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Walter BRAUNFELS (1882-1954)
Don Juan, Op. 35 (1922-24) [33:50]
Symphonic Variations on an Old French Nursery Song, Op 15 (1909) [16:12]
Philharmonisches Orchester Altenberg-Gera/Markus L Frank
rec. 19 March 2013, Konzertsaal, Bühnen der Stadt Gera
CAPRICCIO C5250 [50:02]

The music of Walter Braunfels is making slow but fairly steady headway, at least on CD. I first heard his music through the Decca recording of his opera Die Vogel (1913-1919). That, I see, was also the first Braunfels encounter of my colleague, Stuart Sillitoe, as he mentioned when reviewing the most interesting live recording of Verkündigung (1933-1935). Other compositions by Braunfels have appeared on disc, though I’ve not yet heard them. These include a disc of orchestral music which contains the extravagantly-titled Phantastiche Erscheinungen eines Themas von Hector Berlioz - ‘Fantastic Appearances of a Theme by Hector Berlioz’ (review ). That’s a title that gives Hindemith’s Symphonic Metamorphoses a run for its money. There’s also an archive recording, conducted by Günter Wand, of the substantial Te Deum that Braunfels wrote in the early 1920s (review).

The main work here is Don Juan, which was premiered in 1924 by Wilhelm Furtwängler, no less. He was but one of several important conductors who performed works by Braunfels in the 1920s and early 1930s. The piece is scored for a large orchestra: on the website of Universal Edition the scoring is given as woodwind 3/3/4/4; brass 4/3/3/1; percussion, harp piano and strings. I noticed that the duration of the piece is listed there as 24:33, which is considerably shorter than the playing time of this performance. Since the work is new to me I’m not in a position to say if Markus L Frank‘s tempi are unduly expansive but it certainly doesn’t feel as if they are.

The piece is subtitled by Universal “a classical-romantical phantasmagoria”. Unlike Richard Strauss, Braunfels does not, so far as I’m aware, make any attempt to illustrate events in the life of Don Juan. Instead his piece takes the form of an Introduction, Theme and seven Variations. The theme is not an original one – or perhaps I should say themes. The first time I listened to the disc I did so without first reading the notes so the main theme, when it arrived (track 1, 2:05) was a delightful surprise: it’s the so-called ‘Champagne aria’ from Mozart’s Don Giovanni. Perhaps I should have expected this because there are allusions to the theme in the preceding brief introduction – they’re obvious when you know what you’re listening for. Braunfels makes particular use of the first six notes of Mozart’s theme. He also uses at least two other motifs from Don Giovanni – one of them is the opening phrase of ‘Là ci darem la mano’ – but these fulfil a subsidiary function.

The variations that follow are inventive and resourcefully scored. The music is romantic and, in the best sense, traditional in style and tome and should appeal to anyone who enjoys Brahms, Franz Schmidt or Strauss. I appreciated the gaiety and brilliance of Variation III after which it’s good that the pace slows so that we get the contrast of the lyrical Variation IV. In Variation V the music takes on a darker hue and is more dramatic in nature. Once more Braunfels slows down for the next section; Variation VI is more expansive in nature and contains some intriguing and atmospheric writing. One thing that I like about this score is that the listener is regularly reminded, if only subtly, of the material on which the composer is basing his variations. The scoring is effective, exploring the resources of the late-Romantic symphony orchestra.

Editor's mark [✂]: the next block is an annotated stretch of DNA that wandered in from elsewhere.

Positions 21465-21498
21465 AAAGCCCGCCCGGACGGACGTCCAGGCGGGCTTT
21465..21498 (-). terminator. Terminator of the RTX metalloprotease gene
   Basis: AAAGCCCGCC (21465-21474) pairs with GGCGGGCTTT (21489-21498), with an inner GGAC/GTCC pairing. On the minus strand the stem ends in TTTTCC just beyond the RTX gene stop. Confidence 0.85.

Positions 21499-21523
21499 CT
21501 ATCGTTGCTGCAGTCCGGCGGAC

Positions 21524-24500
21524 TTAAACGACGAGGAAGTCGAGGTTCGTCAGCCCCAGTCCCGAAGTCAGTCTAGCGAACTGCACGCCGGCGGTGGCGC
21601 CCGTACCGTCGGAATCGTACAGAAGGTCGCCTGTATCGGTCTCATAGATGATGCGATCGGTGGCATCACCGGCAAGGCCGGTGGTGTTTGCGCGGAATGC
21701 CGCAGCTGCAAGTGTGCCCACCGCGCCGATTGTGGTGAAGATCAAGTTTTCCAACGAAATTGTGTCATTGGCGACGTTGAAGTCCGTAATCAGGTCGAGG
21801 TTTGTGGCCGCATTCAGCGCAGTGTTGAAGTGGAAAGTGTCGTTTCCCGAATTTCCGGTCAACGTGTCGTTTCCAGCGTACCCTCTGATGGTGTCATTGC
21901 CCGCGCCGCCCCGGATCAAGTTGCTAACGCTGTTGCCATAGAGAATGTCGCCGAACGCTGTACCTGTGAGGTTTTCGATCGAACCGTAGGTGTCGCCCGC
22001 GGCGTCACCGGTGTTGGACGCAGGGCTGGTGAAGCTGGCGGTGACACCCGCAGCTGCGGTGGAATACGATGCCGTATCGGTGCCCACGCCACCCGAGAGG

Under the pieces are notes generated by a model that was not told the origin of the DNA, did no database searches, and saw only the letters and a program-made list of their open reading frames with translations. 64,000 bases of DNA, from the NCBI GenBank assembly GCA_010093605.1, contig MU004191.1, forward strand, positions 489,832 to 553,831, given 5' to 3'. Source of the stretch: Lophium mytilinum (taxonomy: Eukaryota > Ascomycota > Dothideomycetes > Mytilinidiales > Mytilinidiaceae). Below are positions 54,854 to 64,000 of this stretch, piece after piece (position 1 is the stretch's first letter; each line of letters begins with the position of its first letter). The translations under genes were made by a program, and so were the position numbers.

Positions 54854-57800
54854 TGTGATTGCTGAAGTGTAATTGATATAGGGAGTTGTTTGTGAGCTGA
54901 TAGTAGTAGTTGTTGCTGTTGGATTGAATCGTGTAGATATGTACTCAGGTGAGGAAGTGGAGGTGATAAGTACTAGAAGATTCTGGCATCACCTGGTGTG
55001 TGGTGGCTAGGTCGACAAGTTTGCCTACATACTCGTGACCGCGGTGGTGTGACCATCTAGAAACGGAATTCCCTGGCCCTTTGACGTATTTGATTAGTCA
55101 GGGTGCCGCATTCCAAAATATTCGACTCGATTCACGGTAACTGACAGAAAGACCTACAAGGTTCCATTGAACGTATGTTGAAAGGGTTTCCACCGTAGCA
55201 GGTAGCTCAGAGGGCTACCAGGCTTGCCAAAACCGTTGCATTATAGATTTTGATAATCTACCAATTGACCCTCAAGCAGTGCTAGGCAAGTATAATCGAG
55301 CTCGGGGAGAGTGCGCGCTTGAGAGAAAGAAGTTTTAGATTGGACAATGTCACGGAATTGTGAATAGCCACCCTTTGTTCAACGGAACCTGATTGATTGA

Symphonic Variations on an Old French Nursery Song is one of the first two orchestral scores that Braunfels wrote. On the face of it the theme is less memorable and therefore the composer’s skill in using it as a point of departure is less obvious. However, that’s probably because the theme is unfamiliar to me. In any case, the notes quote some comments by Braunfels which include the following statement: “As for the little variations, from the theme they often take only a short motif that indicates the theme like a pointing finger”. I think Don Juan is the more interesting of the two works – and it’s certainly more ambitious than the earlier piece. However, I enjoyed the Symphonic Variations very much.

It’s never easy to judge the calibre of a performance when the music is previously unknown. However, I’ve listened to this disc several times and the playing of the Philharmonisches Orchester Altenberg-Gera seems assured, skilful and committed. I find the performances under Markus L Frank convincing.

The fact that the performances were recorded in one day and in association with Deutschlandradio Kultur may suggest that they were recorded as live though there’s no evidence of the presence of an audience. The sound is good; it has plenty of body and you can hear lots of detail. There are useful notes by Felix Eckerle.

These are interesting pieces which are very well worth hearing, especially Don Juan. I doubt we shall get another recording in the foreseeable future so it’s good to report that Braunfels has been well served here. Admirers of his music will certainly want this CD but it would also make quite a good starting point for anyone who wants to investigate him for the first time.

John Quinn

 

 




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